Brit braves -47C temperatures to become the first to travel the 85-mile length of a frozen lake in Mongolia, writes Sadie Whitelocks for the Mail Online
A hardy adventurer has become the first to ever ice skate across one of the world's most barren and inhospitable landscapes - despite not having skated for about 20 years.
Jim Mee, 40, from York, said he meant to pack some skating in before Christmas in the run up to his epic challenge last week but he ran out of time.
Instead he blindly tackled an 85-mile crossing of Khovsgol Nuur in north-west Mongolia - the distance climbing to 100 miles when zig-zags to the edge of the lake to camp were taken into account - skating for nine hours a day for three days, in temperatures plunging to minus 47 degrees Celsius.
Luckily his experience on skis served him well and he completed the frigid traverse unscathed.
Mee is now the first person to ever to skate the lake's entire length. Talking about his accomplishment, the gutsy globetrotter said: 'Skating across the lake posed [lots of] unique difficulties.
'I was nervous it couldn't be done. I wasn't sure if the surface of the lake would be smooth enough to accommodate skating. But this method actually proved to be something of a revelation.
'I skated from dawn 'til dusk, nine hours a day, for three days. It's a very similar motion to cross-country skiing, where you hit a rhythm and just keep going.
'It was rough on the ankles and the longer we journeyed the harder it got.'
But Mee said the pain was all worth it, as the rewards were immense.
He continued: 'There's no precipitation in this region so the skies are always clear, meaning the sunrises and sunsets were incredible spectacles.
'And just spending so long in such a bizarre, otherworldly landscape was surreal.
'You look down between your feet and, because the water is so pure, you can see for many metres into the water below the ice. It's disconcerting, but ultimately beautiful.'
If Mee's traverse looks like your idea of fun, you're in luck - because the escapade is being turned into an official event, which will make its debut next year.
Mee is the founder of Rat Race Adventure Sports, a firm that holds endurance events across the UK and beyond, from ultra marathons to multi-sport epics.
And having proved Khövsgöl Nuur can be crossed via human power, Rat Race has now added the 'Mongol 100' to its roster, with entry possible from next week.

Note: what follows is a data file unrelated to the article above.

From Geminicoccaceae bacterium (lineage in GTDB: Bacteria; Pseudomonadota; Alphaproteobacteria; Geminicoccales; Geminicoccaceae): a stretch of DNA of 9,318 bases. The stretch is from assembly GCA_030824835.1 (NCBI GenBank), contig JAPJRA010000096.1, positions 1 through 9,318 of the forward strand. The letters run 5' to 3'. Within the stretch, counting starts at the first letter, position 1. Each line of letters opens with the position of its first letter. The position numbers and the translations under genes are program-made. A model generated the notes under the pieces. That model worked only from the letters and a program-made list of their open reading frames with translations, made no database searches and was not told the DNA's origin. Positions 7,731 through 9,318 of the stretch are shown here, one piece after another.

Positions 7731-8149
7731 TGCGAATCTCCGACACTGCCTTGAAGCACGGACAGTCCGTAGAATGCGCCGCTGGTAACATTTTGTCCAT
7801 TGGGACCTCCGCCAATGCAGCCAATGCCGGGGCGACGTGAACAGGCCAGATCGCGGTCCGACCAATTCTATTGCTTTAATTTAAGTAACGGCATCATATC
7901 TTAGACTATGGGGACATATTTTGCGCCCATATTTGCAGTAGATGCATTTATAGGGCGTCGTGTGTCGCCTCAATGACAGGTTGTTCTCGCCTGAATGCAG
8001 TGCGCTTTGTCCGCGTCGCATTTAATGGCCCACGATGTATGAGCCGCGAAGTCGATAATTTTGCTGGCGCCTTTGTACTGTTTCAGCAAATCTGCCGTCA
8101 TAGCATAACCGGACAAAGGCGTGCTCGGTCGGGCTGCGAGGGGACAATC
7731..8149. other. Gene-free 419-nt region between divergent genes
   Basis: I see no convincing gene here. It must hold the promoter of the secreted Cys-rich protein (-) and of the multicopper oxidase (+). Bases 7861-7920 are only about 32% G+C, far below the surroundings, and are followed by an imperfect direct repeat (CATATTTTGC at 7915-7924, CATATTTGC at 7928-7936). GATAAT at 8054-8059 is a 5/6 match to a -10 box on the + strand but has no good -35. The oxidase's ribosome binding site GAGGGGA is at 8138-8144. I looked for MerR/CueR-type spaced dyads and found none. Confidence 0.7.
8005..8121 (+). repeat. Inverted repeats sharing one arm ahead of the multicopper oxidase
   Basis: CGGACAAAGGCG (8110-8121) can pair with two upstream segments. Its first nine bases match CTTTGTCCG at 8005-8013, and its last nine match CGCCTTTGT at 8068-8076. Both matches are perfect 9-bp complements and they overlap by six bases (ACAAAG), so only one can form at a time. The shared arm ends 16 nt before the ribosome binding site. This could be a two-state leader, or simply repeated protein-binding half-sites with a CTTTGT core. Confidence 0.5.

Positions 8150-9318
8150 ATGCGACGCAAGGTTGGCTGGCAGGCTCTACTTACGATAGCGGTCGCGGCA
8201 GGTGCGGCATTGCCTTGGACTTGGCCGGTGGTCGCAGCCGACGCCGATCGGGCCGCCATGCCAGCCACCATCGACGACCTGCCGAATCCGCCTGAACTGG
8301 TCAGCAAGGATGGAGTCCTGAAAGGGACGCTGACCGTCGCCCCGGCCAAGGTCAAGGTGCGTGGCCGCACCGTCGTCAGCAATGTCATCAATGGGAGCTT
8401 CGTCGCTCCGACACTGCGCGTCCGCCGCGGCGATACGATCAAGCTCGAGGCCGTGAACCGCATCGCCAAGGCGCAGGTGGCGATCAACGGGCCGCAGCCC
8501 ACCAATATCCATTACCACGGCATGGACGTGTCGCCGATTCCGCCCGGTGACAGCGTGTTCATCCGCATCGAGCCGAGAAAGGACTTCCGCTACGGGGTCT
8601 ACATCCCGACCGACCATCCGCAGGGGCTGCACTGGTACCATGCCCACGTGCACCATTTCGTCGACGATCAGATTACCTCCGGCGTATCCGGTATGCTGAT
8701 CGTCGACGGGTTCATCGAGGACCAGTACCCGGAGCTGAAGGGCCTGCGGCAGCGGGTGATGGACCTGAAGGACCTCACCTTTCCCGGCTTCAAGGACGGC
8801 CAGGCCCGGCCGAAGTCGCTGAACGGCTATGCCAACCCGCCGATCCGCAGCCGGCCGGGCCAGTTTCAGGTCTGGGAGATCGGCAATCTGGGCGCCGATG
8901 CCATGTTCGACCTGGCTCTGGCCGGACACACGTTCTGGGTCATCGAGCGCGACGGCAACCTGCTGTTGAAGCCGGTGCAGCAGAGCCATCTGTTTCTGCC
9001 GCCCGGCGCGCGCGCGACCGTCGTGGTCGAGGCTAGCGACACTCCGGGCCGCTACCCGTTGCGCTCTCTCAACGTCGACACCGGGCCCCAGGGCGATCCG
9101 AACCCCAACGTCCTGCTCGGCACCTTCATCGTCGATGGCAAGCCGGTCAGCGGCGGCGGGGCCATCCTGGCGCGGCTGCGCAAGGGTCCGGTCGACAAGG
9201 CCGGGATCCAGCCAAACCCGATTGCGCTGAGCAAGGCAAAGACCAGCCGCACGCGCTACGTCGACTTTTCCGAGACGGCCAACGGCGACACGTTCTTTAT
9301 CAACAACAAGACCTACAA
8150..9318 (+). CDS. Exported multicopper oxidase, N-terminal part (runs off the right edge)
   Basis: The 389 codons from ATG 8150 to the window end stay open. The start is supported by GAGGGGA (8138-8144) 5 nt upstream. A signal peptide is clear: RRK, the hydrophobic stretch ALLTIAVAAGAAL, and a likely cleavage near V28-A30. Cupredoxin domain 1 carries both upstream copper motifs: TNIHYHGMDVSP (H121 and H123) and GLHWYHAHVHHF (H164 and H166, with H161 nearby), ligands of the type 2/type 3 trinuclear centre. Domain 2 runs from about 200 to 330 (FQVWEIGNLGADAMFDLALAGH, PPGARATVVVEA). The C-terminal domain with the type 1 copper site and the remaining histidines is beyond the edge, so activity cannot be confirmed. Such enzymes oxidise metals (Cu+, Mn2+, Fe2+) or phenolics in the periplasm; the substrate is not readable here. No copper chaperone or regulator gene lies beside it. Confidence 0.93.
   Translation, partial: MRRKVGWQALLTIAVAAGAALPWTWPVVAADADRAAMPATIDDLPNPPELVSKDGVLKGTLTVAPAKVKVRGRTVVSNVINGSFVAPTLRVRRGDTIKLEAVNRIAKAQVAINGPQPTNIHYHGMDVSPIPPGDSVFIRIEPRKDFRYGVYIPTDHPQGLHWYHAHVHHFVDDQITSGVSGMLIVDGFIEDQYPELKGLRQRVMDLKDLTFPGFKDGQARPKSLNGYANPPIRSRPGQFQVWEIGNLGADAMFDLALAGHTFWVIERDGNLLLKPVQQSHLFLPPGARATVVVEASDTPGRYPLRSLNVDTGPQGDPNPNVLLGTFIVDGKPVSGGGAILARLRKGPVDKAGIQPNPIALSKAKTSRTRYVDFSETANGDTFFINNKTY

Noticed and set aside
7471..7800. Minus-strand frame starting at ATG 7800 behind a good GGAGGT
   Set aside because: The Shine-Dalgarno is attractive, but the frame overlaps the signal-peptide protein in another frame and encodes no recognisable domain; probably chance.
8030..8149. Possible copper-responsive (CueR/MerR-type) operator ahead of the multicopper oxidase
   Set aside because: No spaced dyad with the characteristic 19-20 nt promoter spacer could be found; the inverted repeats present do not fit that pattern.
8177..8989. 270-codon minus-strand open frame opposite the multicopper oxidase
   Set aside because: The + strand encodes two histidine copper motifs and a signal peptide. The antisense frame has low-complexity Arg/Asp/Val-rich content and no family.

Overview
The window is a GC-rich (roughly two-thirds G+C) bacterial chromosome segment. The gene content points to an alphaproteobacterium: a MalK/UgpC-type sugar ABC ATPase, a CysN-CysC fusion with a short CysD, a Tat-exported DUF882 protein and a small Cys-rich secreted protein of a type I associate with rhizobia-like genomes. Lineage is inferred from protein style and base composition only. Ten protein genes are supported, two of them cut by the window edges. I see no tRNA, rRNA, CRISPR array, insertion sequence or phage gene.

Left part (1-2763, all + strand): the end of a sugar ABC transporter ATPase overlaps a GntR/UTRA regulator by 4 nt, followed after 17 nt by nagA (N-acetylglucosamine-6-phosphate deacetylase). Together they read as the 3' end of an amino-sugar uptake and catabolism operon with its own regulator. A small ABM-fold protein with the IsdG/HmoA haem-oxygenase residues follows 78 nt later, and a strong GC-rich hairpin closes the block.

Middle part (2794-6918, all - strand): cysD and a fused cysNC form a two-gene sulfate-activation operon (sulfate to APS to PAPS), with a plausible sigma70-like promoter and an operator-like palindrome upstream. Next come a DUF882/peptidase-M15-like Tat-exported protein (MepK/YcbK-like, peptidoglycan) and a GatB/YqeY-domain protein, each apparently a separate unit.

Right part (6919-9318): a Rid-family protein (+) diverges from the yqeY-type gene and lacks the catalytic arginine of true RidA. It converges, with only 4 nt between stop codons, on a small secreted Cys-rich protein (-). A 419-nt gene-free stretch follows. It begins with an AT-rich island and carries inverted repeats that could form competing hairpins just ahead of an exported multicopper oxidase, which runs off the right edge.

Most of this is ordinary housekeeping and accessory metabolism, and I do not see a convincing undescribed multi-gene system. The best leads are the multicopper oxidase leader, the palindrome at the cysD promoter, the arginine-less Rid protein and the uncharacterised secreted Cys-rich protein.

The first event will run in March 2019 and will see participants traversing the ice 'by any means' - either running, walking, skating or biking.
Mee, an experienced mountaineer and wilderness explorer, explains: 'Khövsgöl Nuur is an extremely challenging environment.
'But it's also the perfect place to hold an adventure race and we can't wait to start taking our intrepid band of Rat Racers there, too.'
Mee's test group of seven racers comprised a mixture of ultra marathon runners, who trekked on foot, and those who attempted to complete the journey via 'fat bikes' - cycles equipped with oversized tyres which, in this case, were also studded to cope with the snow and ice.
There was, however, also an armed support team on hand to deal with the local fauna - including a wolf population known for attacking and killing livestock and horses.
Luckily for Mee and his group, the region's brown bears were in hibernation. At night the team moved from the ice to set up camp on the lake's shores, sleeping in large tents known as 'gers'.
Mee said the traditional shelters offered a warm sanctuary after a tough day on the ice and had log-burning stoves in which wild boar and fresh reindeer sourced from the forest were cooked up.
'It was bliss,' he mused.
The team said that while they didn't see any of the apex predators, they could certainly hear them and they went to sleep every night with the sound of wolves howling from the nearby treeline.
Regarding his lack of expertise at skating, Mee said: 'I'll be honest. I don't think I'd actually been on ice skates since the late nineties!
'I'd tried to get to an ice-skating rink over Christmas but I just ran out of time. I eventually had a few minutes the day we arrived in Mongolia to get myself acquainted with both the skates and environment.'
Luckily, Mee's years on skis meant he took to skating well.
The avid adventurer added: 'The skates I used were also brilliant in that you could take the blades off so you could use the boots as normal - vital when you're moving in such cold temperatures and want to protect your feet.'
Thankfully, all of the travelling party returned to the UK in good form, having been well-enough equipped to avoid any cold injures, such as frostbite or hypothermia - two real threats the group faced.
Competitors who book themselves a place on the event next year will fly to Ulaanbaatar before taking a specially chartered flight to Khatgal, home to a tiny rural airport that sits on the southern tip of Khövsgöl Lake.
The race itself will then last four days, with overnight stops in Gers. Cost of entry will be approximately £2,500 per person. And Mee anticipates interest will be high.
He concludes: 'Our new "Bucket List" events, of which the Mongol 100 [that's the name he's settled on for the crossing of Khovsgol Nuur] is one, is our attempt to offer racers the chance to experience an authentic journey in a wilderness environment.
'There are no gimmicks, it's just pure adventure.'